Robert W. Merry shines a laser on the most important point of the immigration debate, what kind of country do Americans want to have?
Behind the sturm und drang that greeted President Trump’s recent executive action on refugees lies the broader issue of U.S. immigration policies over the past half-century. And behind those immigration policies lies a profound question facing Americans: what kind of country do they want their country to be?
For most of our history, we have been largely a country of Europeans, a country of the West, with Western sensibilities and a shared devotion to the Western heritage. Now we are in the process of becoming something else—a mixed country without a coherent, guiding heritage of any civilization and certainly not of the West.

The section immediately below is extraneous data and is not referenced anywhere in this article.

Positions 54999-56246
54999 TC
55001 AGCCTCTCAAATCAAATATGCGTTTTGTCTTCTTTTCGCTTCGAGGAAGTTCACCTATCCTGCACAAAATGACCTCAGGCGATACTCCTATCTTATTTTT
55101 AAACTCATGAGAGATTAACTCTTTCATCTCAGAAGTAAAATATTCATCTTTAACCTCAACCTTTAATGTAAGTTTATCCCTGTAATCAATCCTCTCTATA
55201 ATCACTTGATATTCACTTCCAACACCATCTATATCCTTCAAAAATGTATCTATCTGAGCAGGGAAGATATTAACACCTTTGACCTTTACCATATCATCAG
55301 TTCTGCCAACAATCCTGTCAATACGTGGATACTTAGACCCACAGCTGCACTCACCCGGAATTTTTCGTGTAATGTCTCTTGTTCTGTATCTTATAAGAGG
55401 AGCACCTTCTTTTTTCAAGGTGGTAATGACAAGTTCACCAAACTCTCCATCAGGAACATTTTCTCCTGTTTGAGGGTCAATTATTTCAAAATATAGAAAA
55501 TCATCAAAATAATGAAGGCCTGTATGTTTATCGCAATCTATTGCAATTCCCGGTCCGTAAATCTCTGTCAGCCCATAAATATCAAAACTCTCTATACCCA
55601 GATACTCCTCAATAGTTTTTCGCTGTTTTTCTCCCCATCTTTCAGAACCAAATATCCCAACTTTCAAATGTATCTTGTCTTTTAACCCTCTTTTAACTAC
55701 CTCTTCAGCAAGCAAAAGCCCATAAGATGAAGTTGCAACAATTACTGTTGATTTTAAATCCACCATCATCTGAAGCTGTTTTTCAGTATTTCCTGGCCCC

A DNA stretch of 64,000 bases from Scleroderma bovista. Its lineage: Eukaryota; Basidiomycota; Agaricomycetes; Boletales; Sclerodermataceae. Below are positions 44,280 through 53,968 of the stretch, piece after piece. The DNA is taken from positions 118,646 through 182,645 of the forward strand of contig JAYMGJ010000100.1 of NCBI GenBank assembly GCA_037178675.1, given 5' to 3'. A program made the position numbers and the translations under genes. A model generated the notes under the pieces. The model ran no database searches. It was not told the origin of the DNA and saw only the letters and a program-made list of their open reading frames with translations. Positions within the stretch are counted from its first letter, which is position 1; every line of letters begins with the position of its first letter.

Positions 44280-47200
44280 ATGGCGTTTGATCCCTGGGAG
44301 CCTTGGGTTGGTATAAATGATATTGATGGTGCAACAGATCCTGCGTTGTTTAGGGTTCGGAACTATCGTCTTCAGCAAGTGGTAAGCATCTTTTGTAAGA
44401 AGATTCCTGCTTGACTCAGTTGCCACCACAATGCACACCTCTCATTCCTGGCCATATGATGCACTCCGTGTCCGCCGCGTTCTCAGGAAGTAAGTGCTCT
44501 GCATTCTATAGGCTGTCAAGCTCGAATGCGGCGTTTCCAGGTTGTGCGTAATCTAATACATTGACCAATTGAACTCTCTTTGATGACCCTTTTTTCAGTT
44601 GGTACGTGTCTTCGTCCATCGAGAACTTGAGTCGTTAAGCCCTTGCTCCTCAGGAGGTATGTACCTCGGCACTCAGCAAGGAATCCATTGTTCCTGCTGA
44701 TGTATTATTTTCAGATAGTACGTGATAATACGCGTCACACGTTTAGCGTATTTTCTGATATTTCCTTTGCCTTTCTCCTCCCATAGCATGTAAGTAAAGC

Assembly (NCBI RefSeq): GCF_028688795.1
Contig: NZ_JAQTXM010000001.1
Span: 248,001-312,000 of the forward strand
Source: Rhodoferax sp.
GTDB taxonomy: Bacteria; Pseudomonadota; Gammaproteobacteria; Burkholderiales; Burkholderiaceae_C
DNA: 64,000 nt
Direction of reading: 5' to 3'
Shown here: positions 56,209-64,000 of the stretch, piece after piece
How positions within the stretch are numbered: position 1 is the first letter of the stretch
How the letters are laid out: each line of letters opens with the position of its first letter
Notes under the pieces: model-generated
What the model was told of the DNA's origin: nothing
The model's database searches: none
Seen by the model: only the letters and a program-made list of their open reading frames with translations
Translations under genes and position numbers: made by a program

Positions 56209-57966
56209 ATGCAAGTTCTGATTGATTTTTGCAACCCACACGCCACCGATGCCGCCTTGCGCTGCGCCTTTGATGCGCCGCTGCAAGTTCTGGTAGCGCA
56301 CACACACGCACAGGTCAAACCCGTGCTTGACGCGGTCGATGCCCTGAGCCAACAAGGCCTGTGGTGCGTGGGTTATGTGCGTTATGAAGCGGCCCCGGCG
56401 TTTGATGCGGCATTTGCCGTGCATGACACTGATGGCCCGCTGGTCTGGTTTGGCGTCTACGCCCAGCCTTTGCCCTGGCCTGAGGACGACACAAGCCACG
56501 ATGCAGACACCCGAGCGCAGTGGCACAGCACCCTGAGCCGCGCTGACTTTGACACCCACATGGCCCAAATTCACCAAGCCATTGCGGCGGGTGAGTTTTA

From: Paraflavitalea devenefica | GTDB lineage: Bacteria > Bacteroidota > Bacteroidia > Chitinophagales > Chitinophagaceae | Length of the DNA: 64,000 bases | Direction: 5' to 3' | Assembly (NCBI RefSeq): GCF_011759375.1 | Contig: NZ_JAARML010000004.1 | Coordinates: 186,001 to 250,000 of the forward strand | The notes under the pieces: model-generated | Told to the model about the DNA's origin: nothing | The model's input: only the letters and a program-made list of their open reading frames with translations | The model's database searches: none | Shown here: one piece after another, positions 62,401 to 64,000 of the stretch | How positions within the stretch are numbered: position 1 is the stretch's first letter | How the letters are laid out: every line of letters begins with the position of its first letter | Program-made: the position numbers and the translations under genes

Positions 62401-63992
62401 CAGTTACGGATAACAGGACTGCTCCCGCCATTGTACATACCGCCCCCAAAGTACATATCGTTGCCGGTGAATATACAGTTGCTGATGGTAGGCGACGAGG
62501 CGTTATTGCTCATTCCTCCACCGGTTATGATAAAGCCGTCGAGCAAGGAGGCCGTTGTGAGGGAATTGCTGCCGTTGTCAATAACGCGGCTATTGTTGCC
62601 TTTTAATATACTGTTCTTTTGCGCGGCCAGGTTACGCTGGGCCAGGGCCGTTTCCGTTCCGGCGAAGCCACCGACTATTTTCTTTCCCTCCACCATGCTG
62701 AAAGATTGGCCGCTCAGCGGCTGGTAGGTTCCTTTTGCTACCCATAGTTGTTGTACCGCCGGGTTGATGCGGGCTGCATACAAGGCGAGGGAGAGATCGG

This is largely the result both of the numbers of immigrants coming into the country (both legal and illegal) and of the place of origin of most of those immigrants. In 1960, 84 percent of U.S. immigrants came from Europe and Canada; now that number is just 14 percent.
This is a profound national alteration, and what’s remarkable about it is how little debate, or even discussion, has attended it until recently. The American left and most of the country’s elites considered it a natural and beneficial development, a testament to the value of diversity and a shared aversion to discriminatory practice or even discriminatory thinking.
Then came Donald Trump, whose crude pronouncements on immigration heralded that this was one politician who wasn’t going to be silenced or intimidated on the issue.
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